(ii) One at 40 paces (approximately 30 meters or 100 feet) from the stopped commercial motor vehicle in the center of the traffic lane or shoulder occupied by the commercial motor vehicle and in the direction of approaching traffic; and;
(iii) One at 40 paces (approximately 30 meters or 100 feet) from the stopped commercial motor vehicle in the center of the traffic lane or shoulder occupied by the commercial motor vehicle and in the direction away from approaching traffic.
This section requires truck drivers to place warning signs on the roadways to warn oncoming motorists of a hazard coming up—their truck. This is important because it helps motorists realize that there is something in the shoulder that could be potentially hazardous. Many times these warning signs can prevent a collision. There is liability when a truck driver fails to place warning signs for a stopped or disabled truck. These regulations are safety regulations to prevent someone from colliding with a disabled truck. When a truck driver fails to comply with the FMCSA regulations, it could result in serious personal injuries or the wrongful death of an innocent person. Under New York law, the violation of a regulation that is meant to protect someone from the harm they suffered is evidence of negligence. This is known as the doctrine of negligence per se, and allows a victim to use the violation of a regulation to support their liability claim.
It is possible that, by driving into a parked, disabled truck, a jury or court may find the victim to have some comparative fault. New York is a comparative fault state which means that the percentage of a victim’s fault in causing his injuries will reduce his award. For example, if a victim recovered $100,000 but was 25% at fault, a victim’s total award may be reduced to $75,000.
Delivery Van Accidents
Home delivery of products continues to grow, now even including groceries and fast food. Not surprisingly, that growth brings with it increased injuries. Delivery service drivers, pressured to meet unreasonable goals by their corporate employers, often cut corners at the expense of the community. That is why Cohen and Cohen has experienced delivery van accident lawyers ready to fight for your rights. If you’ve been injured by an Amazon delivery van accident or another type of delivery truck accident, give us a call now.
Queens NY Garbage Truck Accidents
Garbage trucks are on the roads of Queens and NYC every day. Sometimes these drivers cause accidents that can cause major injury or even death. Protecting your rights against a municipality like a city, a public entity, brings with it a completely new universe of problems. The law becomes especially difficult because it creates completely new rules and practices that only apply to public bodies such as cities. Those rules, often requiring shorter deadlines, for instance, can trip up the less experienced practitioner.If you’ve been hit by a garbage truck and injured in the accident, it’s important to call a Queens garbage truck accident lawyer near you right away.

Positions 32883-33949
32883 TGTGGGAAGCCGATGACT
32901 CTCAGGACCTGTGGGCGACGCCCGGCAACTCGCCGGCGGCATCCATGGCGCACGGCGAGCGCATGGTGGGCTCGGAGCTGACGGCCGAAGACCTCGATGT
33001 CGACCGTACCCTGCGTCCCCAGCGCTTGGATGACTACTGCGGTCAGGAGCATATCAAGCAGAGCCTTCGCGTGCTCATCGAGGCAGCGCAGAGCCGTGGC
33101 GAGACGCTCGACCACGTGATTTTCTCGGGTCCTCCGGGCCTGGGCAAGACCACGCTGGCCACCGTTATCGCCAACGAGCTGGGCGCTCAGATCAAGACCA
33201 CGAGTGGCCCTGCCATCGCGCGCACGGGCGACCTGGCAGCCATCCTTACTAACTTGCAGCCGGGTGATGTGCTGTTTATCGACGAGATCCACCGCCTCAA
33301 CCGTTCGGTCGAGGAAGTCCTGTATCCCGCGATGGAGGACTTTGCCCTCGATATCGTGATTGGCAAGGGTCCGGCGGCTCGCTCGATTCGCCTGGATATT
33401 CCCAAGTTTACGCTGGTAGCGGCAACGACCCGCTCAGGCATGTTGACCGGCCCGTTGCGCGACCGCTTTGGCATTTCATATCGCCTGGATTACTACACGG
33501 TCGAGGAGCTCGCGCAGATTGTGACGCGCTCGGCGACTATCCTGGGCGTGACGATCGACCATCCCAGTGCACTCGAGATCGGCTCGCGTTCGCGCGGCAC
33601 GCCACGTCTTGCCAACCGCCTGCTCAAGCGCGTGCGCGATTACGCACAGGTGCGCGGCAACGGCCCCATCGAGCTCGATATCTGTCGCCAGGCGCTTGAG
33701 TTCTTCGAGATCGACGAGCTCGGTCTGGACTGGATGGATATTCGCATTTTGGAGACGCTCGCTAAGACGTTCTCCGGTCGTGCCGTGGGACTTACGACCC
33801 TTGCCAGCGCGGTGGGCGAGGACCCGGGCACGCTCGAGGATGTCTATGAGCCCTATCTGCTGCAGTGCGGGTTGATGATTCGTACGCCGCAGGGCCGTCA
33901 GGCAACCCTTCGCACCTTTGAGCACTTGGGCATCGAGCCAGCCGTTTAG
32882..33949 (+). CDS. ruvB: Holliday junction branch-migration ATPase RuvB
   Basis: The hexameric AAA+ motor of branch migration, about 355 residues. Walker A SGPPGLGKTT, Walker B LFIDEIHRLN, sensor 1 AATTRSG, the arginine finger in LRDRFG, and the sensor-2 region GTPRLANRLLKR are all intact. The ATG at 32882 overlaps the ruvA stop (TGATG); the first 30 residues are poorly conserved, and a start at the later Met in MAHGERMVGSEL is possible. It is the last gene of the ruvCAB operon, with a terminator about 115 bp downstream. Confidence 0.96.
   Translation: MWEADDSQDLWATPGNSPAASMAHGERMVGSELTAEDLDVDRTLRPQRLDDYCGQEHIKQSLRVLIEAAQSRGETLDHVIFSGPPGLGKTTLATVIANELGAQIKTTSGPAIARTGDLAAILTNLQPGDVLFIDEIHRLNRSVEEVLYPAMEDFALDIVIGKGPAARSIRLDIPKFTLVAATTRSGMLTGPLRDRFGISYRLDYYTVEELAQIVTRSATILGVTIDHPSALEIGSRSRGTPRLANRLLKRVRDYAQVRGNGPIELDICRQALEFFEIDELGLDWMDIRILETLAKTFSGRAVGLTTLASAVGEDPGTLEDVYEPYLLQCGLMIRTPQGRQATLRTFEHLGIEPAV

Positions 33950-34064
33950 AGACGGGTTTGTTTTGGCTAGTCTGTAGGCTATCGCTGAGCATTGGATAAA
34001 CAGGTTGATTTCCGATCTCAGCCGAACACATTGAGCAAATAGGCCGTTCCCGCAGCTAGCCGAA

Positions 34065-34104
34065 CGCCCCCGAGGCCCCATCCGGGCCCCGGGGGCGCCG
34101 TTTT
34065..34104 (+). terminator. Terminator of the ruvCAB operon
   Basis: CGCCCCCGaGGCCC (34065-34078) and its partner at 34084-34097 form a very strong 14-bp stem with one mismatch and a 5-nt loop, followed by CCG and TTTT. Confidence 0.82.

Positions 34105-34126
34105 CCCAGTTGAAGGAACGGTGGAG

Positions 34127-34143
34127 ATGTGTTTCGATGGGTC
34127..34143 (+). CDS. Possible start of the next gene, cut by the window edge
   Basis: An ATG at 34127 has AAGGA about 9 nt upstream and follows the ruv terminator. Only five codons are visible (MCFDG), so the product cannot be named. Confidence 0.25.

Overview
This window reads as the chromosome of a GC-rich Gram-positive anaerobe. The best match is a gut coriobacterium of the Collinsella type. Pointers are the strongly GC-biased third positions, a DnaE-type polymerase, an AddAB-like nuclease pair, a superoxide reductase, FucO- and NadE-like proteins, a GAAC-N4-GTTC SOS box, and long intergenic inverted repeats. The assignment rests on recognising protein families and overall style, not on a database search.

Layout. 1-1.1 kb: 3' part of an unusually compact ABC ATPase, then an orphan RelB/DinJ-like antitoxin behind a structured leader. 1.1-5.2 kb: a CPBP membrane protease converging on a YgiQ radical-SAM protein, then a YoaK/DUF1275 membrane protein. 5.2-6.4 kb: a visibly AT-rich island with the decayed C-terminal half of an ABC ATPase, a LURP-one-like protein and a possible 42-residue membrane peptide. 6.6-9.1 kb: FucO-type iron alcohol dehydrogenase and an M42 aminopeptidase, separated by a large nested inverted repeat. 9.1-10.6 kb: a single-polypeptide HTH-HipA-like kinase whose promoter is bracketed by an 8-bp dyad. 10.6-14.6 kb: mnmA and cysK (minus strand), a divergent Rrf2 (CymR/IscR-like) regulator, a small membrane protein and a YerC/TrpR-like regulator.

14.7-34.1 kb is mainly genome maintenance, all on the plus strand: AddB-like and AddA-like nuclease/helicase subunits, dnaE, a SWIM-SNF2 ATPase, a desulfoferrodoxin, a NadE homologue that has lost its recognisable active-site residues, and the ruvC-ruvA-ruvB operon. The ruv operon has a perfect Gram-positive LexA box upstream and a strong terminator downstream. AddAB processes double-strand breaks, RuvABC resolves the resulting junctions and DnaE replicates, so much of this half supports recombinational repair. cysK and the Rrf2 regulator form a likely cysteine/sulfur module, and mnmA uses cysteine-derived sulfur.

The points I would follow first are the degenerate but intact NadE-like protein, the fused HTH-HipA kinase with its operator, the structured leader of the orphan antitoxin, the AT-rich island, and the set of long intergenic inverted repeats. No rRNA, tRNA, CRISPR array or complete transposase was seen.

Why You Need A Queens Truck Accident Attorney — Even If The Evidence Backs Up Your Claim
In many cases, truck companies are underinsured or choose to self-insure, meaning they budget money to pay victims injured in crashes caused by their drivers or unsafe equipment. Tractor-trailer accident cases are often made more complex because multiple parties may be held liable for causing the crash or increasing the level of injuries. You may include the truck company owners, the truck driver, maintenance contractors and possibly the freight owner, as well, as defendants in your lawsuit.
Truck companies often have a local investigator in the area, who will be dispatched to the scene of the accident to recover the log book and other critical evidence that may prove liability. We will act quickly on your behalf to protect evidence and thoroughly investigate the cause of the wreck. When necessary, we work with independent specialists such as accident reconstruction experts, medical professionals and life-care specialists to make sure we have prepared the strongest, clearest case possible, for reaching a settlement or winning in court, if trial becomes necessary.
Why COHEN & COHEN PERSONAL INJURY LAWYERS, P.C.?
Insurance settlements and jury verdict awards may be subject to liens. We devote a substantial amount of our practice to estate planning and asset preservation. Our knowledge of estate preservation laws and strategies means we can help you with options to preserve as much of your monetary settlement or jury verdict as is legally possible. Through lien reduction strategies, trusts and other instruments, we can help you retain control over a larger portion of your settlement than other litigation firms may be able to do.
Contact an Experienced Queens Semi Truck Accident Attorney Now
We provide a free, no-obligation case evaluation and handle all personal injury cases on a contingency fee basis. You will not pay lawyers’ fees if we do not help you recover monetary compensation for your claim. Call 800-247-8164 to arrange an initial consultation. You may also use our convenient email contact form to request a return phone call about your case.